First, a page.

Wednesday, December 22, 2010

It's Your Story!

Digging wells, building log cabins and furniture, growing corn and potatoes - not activities you would think Girl Scouts participate in, but Anna Shaw did all this and much more. Anna Howard Shaw was born in England and came to America when she was four years old. She travelled to Grand Rapids by train in 1859 when she was twelve years old. When she got to Grand Rapids with her family, they then went by wagon to a log cabin just north of Big Rapids. She came with her mother and four other siblings.
How did I find out about Anna Shaw? She is mentioned in the 1920 edition of Scouting for Girls – Official Handbook of the Girl Scouts. Anna is held up as an example of “our own early history… sprinkled thickly with brave, handy girls, who were certainly Scouts, if ever there were any, though they never belonged to a patrol (troop), nor recited the Scout Laws.”
Anna Howard Shaw went on to do so much more. She was the first woman to be ordained as a minister in the Methodist Protestant Church; she received a M.D. degree from Boston University. And she was a vocal advocate of political rights for women, becoming a confidant of Susan B. Anthony in the woman’s suffrage movement.
You can read about all of this and more in her autobiography, The Story of a Pioneer.
And now you’re probably asking why I’m blogging about Anna Howard Shaw? She told her story to us. Reading her words, I’m immediately transported to pioneer days in the Big Rapids area. 
The new Girl Scouts JourneyIt’s Your Story – Tell it! is launching at GSMISTS in January. You can learn more about the new Journey here. All of us have interesting stories – tell them – people LOVE to hear stories!
During this holiday season, as you spend time with family and friends, encourage them to tell you THEIR stories. Perhaps those stories will inspire you to tell your own.
The very warmest of holiday seasons to all of you. Be safe, travel safely, enjoy your family and friends.

Tuesday, December 7, 2010

Can Math and Science be fun?

Robotics!  How can I talk about it without sounding like a total geek.  Yes – I am a closet geek about technology and really LOVE robotics.  I was so thrilled to find out that GSMISTS sponsored two LEGO Robotic teams (with support from Motorola), one from Alpena and one from Grand Rapids.  While I was not able to make the competition in Saginaw this past weekend, I have been to FIRST Robotics competitions than my daughter participated in when she was in high school.   Many girls ARE becoming involved in the robotics competitions, both the FIRST LEGO League (for grades 4 to 8) and the FIRST Robotics Competition (grades 9 to 12).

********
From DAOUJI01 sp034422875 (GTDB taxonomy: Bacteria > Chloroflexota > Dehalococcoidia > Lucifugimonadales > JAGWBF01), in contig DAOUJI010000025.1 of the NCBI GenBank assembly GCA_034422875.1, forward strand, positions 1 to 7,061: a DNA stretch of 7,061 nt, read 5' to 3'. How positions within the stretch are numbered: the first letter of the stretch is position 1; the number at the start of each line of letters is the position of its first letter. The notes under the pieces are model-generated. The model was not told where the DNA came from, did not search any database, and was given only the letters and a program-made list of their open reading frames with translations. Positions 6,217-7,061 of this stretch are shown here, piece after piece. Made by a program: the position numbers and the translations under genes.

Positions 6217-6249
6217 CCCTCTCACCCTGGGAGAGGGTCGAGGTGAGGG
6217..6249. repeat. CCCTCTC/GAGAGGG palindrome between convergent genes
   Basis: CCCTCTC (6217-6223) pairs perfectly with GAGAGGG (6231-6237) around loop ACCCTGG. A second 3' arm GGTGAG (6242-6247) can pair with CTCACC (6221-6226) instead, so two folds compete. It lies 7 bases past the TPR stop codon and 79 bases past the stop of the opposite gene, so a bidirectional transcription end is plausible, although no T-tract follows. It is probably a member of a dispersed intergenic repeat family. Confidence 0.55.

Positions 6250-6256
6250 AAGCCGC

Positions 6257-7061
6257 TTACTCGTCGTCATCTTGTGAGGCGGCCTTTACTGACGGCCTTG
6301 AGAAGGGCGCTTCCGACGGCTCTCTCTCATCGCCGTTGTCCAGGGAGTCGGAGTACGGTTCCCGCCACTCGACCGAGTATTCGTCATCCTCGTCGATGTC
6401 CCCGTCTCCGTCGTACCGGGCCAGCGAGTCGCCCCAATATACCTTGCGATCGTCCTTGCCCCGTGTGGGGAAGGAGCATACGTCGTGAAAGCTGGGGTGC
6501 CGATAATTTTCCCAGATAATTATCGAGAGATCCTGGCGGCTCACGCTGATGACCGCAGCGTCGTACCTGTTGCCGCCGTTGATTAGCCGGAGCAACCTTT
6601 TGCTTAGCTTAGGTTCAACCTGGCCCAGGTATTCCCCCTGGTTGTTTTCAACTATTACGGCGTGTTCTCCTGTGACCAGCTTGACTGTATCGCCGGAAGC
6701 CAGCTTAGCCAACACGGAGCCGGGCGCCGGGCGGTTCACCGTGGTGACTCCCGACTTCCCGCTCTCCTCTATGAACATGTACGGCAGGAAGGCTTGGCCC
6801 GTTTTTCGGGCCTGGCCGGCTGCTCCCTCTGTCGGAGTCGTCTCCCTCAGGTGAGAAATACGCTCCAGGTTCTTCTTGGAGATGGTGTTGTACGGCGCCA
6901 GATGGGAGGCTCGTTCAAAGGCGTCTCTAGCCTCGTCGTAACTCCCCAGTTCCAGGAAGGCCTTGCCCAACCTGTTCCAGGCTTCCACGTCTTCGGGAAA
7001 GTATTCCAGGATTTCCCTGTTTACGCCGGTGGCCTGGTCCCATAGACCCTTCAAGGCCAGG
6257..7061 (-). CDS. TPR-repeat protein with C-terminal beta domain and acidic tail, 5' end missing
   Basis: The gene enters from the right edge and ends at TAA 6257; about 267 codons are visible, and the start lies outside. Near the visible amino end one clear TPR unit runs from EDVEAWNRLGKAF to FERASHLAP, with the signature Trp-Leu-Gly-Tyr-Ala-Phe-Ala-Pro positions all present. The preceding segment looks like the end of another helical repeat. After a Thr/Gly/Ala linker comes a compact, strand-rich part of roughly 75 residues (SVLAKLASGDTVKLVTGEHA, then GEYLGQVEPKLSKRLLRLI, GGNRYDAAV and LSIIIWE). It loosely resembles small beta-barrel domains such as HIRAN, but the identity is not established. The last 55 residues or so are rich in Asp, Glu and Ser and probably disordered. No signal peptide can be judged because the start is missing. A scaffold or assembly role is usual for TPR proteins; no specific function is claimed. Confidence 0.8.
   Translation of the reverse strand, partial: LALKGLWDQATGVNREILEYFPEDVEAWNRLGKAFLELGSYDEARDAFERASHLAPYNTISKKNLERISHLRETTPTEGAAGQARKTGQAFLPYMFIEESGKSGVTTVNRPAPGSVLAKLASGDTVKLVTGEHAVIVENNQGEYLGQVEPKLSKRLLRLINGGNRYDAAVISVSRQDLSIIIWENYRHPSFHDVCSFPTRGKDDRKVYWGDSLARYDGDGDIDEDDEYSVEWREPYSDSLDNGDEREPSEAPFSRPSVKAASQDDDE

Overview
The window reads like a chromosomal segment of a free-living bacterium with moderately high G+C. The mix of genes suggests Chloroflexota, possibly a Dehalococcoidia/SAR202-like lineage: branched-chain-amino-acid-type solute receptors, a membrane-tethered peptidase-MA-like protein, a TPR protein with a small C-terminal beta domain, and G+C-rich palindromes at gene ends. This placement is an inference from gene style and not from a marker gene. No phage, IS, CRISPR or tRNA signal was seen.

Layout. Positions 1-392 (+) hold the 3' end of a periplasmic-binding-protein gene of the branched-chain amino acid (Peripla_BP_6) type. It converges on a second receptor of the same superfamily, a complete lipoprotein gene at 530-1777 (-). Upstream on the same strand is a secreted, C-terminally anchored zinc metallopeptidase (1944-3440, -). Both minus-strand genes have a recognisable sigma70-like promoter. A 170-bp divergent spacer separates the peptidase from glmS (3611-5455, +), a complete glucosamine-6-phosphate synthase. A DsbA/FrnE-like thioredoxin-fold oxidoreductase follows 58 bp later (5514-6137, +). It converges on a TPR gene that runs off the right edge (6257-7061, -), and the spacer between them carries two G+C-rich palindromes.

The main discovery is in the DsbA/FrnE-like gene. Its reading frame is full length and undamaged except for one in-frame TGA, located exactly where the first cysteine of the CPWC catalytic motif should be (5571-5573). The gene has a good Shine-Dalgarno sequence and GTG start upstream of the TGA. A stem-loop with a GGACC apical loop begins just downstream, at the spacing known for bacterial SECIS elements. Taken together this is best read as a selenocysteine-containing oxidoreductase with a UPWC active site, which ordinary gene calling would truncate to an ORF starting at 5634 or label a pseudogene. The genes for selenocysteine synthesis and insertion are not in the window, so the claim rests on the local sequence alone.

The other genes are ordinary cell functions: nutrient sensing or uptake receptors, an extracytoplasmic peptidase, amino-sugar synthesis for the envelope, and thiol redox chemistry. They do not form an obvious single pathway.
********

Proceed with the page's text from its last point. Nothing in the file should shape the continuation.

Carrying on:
Did you know that one of the top FIRST Robotic teams is made up entirely of Girl Scouts from the Greater Los Angeles Council?  And that they were recognized by President Obama at the White House Science Fair this past October.  Our very own teams’ picture is featured on the Girl Scouts of the USA blog.
So for those of you who don’t think that math and science can be exciting – go to a FIRST Robotics competition.  You will never look at robots the same way!

Tuesday, November 23, 2010

Thanksgiving Greetings

The winter was brutal in New England, especially that first winter of 1620.  The Pilgrims had landed in Plymouth (which they named Plimouth) in December 1620.  They nearly starved and they had no shelter.  A year later, after a plentiful harvest, the Pilgrims gathered with the Native Americans that had shown them how to harvest the bounty of this new land.  Thanks was given for them having survived that first year and for the harvest that would allow the Pilgrims to thrive in this new country.

We still gather with family and friends to give thanks that we are still together, or to remember loved ones.  We all have many things to be thankful for, some large, some small and personal. 

But do you know how this unique American holiday became a national holiday?  Most of the credit for the establishment of an annual Thanksgiving holiday may be given to an amazing woman, Sarah Josepha Hale.  Editor of Ladies Magazine and Godey's Lady's Book, she began to campaign for such a day in 1827 by printing articles in the magazines.  She also published stories and recipes, and wrote scores of letters to governors, senators, and presidents.  After 36 years of effort, she won her battle.  On October 3, 1863, buoyed by the Union victory at Gettysburg, President Lincoln proclaimed that November 26, would be a national Thanksgiving Day, to be observed every year on the fourth Thursday of November.

Sarah took action to make Thanksgiving a national holiday.  She never gave up.  You can learn more about Sarah Josepha on the following site:

That’s what we’re doing with our girls – teaching them and giving them opportunities to Take Action in their communities – to make a world a better place.

Warmest Thanksgiving greetings to all of you and safe travels.